When someone you love has died
When someone you love has died, it is a time of sadness and pain. The Church is here to help you through your bereavement. Please be assured of our thoughts and prayers.
There is a lot to think about as you adjust to your loss and it can be a bewildering time. This leaflet is intended to help answer some of the questions you might have about commemorating the person who has died.

What do I need to think about?

The minimum time between the burial and putting up a memorial is six months as the ground needs time to settle. Before you get too far with your plans, please talk to your vicar (parish priest) to avoid difficulties and disappointment later in the process.

You will need to decide whether you want to commission an individual memorial, perhaps created by an artist, or choose a more standard design from a catalogue. Once you have a clearer idea, you’ll need to fill in a form which your vicar will give you.

The vicar is allowed to authorise simple headstones, provided that they comply with the Churchyard Regulations.

In less straightforward cases, you will need to apply to the Chancellor of the Diocese for permission (a ‘Faculty’), for which there is a fee. Your vicar will be able to advise you about how to apply.

The Churchyard Regulations are available in full on the diocesan website: www.oxford.anglican.org/churchyards


In summary, the key points are:

  • Materials: Natural stone, with a non-reflecting surface, or hardwood only. Stones traditionally used in local  buildings are preferred.

  • Size: Headstones should be no higher than 1220mm (4ft); no wider than 915mm (3ft); no thicker than 155mm (6 inches); no smaller than 75mm (3 inches) in thickness, except for slate which may be 40mm (1½ inches). Ledgers should be no larger than 460mm (18 inches) by 460mm.

  • Designs: No portraits or photographs on the headstone; no kerbs, fencing, railings, chains or chippings; no heart shaped stones. No sculptures or statues. No lights.

  • Inscriptions: Inscriptions must be simple, reverent and theologically acceptable; they may include appropriate quotations from the scriptures or literary sources.

  • Upkeep: Graves may not be fenced; no individual gardens. Only cut flowers, wreaths or silk flowers. No plastic flowers. Up to three toys or similar ornaments may be left for a period of 12 months only, and then removed.

Can my family member be buried in the churchyard?


If the church has a churchyard that is still open for burials, a person who has been living or has died in the parish has the right to be buried there or to have their ashes interred. ‘Living in the parish’ includes someone who normally lived there but who died elsewhere, such as in hospital.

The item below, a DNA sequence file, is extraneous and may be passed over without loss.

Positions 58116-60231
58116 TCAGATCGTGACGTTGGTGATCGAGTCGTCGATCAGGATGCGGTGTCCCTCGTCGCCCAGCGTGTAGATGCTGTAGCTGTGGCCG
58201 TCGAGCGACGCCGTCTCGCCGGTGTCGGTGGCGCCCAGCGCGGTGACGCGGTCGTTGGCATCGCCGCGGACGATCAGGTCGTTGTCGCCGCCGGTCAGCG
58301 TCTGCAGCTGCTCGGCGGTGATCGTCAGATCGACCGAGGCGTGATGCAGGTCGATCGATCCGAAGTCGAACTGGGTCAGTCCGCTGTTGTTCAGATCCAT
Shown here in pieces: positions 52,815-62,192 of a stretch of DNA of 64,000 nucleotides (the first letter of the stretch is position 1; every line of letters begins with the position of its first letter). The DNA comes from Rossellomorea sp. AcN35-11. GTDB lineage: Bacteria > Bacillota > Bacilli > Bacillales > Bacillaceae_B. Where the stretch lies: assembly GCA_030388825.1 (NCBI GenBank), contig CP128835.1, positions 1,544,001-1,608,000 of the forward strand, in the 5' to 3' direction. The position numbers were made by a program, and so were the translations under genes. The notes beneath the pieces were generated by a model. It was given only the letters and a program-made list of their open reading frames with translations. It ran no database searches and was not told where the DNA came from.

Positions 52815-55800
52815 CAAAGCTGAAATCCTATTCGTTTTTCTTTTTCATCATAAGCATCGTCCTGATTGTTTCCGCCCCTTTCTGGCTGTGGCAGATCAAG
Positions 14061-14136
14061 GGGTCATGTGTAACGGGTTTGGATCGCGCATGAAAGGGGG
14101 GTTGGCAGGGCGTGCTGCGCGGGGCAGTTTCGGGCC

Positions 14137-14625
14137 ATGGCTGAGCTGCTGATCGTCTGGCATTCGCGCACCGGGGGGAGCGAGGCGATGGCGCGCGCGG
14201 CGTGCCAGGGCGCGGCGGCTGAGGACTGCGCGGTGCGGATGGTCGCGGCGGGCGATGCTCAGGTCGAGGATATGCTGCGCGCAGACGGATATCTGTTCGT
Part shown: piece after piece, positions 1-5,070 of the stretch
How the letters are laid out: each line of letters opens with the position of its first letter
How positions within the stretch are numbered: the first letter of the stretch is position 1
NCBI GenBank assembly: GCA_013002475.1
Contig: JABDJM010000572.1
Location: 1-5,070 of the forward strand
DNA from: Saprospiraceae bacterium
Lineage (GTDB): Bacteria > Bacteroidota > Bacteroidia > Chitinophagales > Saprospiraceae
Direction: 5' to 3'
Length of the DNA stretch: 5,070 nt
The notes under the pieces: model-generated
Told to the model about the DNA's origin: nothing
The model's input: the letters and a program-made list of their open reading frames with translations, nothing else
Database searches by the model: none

If a churchyard is closed, it may still be possible for ashes to be interred. Please check with your vicar.
Sometimes people believe that they have bought the plot of land in which their loved one is buried. This is not the case: they are simply paying for the work involved in the burial and making a contribution towards maintaining the churchyard. No part of a consecrated churchyard can be sold.

I want to put up a headstone.  What do I need to know?


Most people like to have a headstone or monument to commemorate the person who has died. You’ll want to think carefully about this, because once in place, a stone will be there for a very long time.  You may not realise that no one has the right to a churchyard memorial. All memorials have to be approved first.

If the person who died has been cremated you may want a ledger stone as a memorial.

A legal officer known as the Chancellor is responsible for making the Churchyard Regulations for the Diocese of Oxford.
The Regulations cover questions such as size, materials, designs and inscriptions.

Why these regulations?

Churchyard regulations are there to help make sure that the churchyard is a place of peace and beauty for everyone to enjoy.

A memorial that might be suitable for an urban, civic cemetery may look out of place next to a historic church building. The Chancellor has a responsibility to make sure that the churchyard remains an appropriate setting for a parish church for the next several hundred years. And because it is a churchyard, any memorial must be compatible with the Christian faith.

We hope that you understand the need for regulations. They are designed to make sure that our churchyards remain harmonious places of peace. By providing these guidelines we hope you will be able to choose an appropriate memorial worthy of the memory of the person who has died, without the trouble and expense of seeking formal permission from the Chancellor.

A PDF version of this document is available here